Optical tweezers rely on a force scientists have known about since the early 1600s, called radiation pressure. The idea is that photons of light actually apply a tiny amount of physical pressure to objects that they hit. But it’s such a tiny amount of pressure that it usually doesn’t do anything, because basically every object light hits is too big to react to such a little push.

But when the laser was invented in the 1960s, scientists finally had a beam of light that they could use to move things. Lasers were able to focus on a small enough point, and hit particles with a small enough mass, that the photons could actually move them. With a little bit of quantum mechanical know-how, it’s possible to manipulate the light so that it pulls, rather than pushes.

Which means that scientists can actually use a laser to gently pull on a strand of DNA, separating it from its partner strand and attached histones. Finally being able to remove single strands of DNA from a nucleosome has taught scientists a lot about the structure of these complexes. For one thing, we’ve learned about the strength and stability of DNA-histone binding.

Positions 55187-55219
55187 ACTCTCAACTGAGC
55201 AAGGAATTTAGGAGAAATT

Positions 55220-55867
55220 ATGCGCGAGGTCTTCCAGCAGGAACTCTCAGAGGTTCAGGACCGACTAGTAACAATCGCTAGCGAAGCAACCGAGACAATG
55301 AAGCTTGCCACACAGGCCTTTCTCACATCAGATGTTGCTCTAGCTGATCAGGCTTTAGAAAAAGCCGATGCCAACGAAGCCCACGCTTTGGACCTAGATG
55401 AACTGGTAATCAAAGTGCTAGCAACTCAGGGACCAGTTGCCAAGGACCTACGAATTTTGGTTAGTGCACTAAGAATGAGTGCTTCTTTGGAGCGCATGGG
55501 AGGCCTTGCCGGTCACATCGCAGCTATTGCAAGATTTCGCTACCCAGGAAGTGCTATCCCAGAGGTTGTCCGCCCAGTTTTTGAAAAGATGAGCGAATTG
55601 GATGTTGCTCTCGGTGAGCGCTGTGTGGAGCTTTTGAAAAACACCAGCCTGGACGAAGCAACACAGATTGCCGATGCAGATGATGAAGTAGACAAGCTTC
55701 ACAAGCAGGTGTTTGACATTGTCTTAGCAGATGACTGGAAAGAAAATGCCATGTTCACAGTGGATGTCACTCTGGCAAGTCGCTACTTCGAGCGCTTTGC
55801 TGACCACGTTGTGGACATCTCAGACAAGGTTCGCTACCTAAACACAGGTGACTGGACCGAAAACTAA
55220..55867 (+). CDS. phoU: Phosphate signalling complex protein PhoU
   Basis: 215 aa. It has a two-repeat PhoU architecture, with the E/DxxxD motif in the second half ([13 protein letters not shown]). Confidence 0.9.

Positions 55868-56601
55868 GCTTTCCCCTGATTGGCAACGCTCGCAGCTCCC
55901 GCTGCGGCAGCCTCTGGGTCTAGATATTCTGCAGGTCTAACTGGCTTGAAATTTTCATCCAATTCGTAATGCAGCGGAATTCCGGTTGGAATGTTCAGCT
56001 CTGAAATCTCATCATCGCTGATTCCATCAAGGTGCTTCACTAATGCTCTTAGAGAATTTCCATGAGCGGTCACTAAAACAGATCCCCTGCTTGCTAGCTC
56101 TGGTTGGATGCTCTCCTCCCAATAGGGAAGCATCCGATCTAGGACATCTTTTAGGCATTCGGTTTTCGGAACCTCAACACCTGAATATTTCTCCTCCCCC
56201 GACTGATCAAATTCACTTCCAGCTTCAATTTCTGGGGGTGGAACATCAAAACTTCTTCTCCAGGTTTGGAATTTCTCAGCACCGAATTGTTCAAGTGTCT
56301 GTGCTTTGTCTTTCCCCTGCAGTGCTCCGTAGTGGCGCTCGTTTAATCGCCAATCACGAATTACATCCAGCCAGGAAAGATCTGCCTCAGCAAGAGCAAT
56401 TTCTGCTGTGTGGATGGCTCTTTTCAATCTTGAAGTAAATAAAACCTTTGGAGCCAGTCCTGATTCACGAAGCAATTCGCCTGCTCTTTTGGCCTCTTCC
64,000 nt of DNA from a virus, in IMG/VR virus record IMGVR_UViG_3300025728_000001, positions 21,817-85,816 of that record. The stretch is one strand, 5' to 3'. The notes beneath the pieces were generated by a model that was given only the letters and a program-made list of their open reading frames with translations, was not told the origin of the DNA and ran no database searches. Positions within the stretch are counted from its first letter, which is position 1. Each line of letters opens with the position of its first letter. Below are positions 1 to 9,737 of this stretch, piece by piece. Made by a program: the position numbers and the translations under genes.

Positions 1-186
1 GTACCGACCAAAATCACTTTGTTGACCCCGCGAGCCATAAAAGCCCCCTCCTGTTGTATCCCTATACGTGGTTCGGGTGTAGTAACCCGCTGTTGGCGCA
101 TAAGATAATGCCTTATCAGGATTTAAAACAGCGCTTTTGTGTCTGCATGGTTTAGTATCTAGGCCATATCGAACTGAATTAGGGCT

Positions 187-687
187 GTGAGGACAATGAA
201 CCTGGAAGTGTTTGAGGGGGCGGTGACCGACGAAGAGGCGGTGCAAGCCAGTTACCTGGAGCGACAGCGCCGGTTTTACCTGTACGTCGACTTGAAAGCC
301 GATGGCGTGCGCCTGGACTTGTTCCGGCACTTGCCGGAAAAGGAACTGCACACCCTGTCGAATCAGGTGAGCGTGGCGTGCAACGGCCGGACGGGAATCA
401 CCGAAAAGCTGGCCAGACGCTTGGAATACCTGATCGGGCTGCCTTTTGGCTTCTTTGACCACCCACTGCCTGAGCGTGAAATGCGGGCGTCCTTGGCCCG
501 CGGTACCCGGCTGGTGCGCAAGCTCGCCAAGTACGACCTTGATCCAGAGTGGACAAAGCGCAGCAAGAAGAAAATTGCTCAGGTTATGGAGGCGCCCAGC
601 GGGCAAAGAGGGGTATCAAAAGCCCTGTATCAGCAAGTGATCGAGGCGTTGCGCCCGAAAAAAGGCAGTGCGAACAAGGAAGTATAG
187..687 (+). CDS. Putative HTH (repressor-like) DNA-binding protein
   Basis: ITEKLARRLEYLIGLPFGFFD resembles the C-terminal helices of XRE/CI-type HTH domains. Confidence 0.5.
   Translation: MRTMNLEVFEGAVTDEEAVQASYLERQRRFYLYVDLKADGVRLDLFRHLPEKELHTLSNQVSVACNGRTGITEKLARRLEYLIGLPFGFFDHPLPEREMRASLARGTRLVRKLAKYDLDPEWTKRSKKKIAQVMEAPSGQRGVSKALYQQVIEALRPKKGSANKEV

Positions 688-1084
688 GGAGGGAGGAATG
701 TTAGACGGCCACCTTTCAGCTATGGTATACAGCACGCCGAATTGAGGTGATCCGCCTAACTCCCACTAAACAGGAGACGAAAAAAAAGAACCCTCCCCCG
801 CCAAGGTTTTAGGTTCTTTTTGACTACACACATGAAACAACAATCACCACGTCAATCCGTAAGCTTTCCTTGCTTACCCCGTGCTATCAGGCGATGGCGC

In a 2021 study, researchers in Israel discovered that when those extra linker histones bind with DNA that’s already wrapped up around a yo-yo, the histone-DNA bonds within the yo-yo tighten up. In other words, the linker histone that forms a chromatosome actually makes the base structure more stable. It also turns out that the segments of DNA wrapped up in a single nucleosome are about 40% longer than we originally thought.

But optical tweezers haven’t just taught us about the structures DNA is packaged in. They’ve taught us more about DNA itself, too. Like, as DNA goes through its life cycle, it gets twisted, untwisted, pulled apart, squashed down, wrapped up, and stretched out.

DNA is the cell’s library, and that’s no way to treat a book. By using optical tweezers to pull on and stretch out DNA, scientists have been able to learn more about how elastic DNA is, and measure the amount of mechanical force it can withstand. And they’ve been able to measure the way that enzymes unwind and copy DNA strands as the cell copies its DNA in preparation to divide.

Experiments with optical tweezers have shown that copying DNA happens in short bursts, with pauses in between when the enzyme and DNA strand temporarily separate from each other. And how quickly the enzyme moves during those bursts of activity is dependent on how much tension is in the DNA strand. Now, this may all seem like a bunch of very tiny details to be learning with the coolest tweezers ever.

But a better understanding of the basic structure and processes of DNA is super important to understand what’s going on when something goes wrong. So all this basic information has implications for understanding the role of chromatin in diseases, and hopefully eventually better treatments. After all, once you start pulling on a thread, who knows what mysteries you’ll unravel.

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The first 200 people to go to will get 20% off Brilliant's annual premium subscription, for yourself or for someone else! [♪ OUTRO]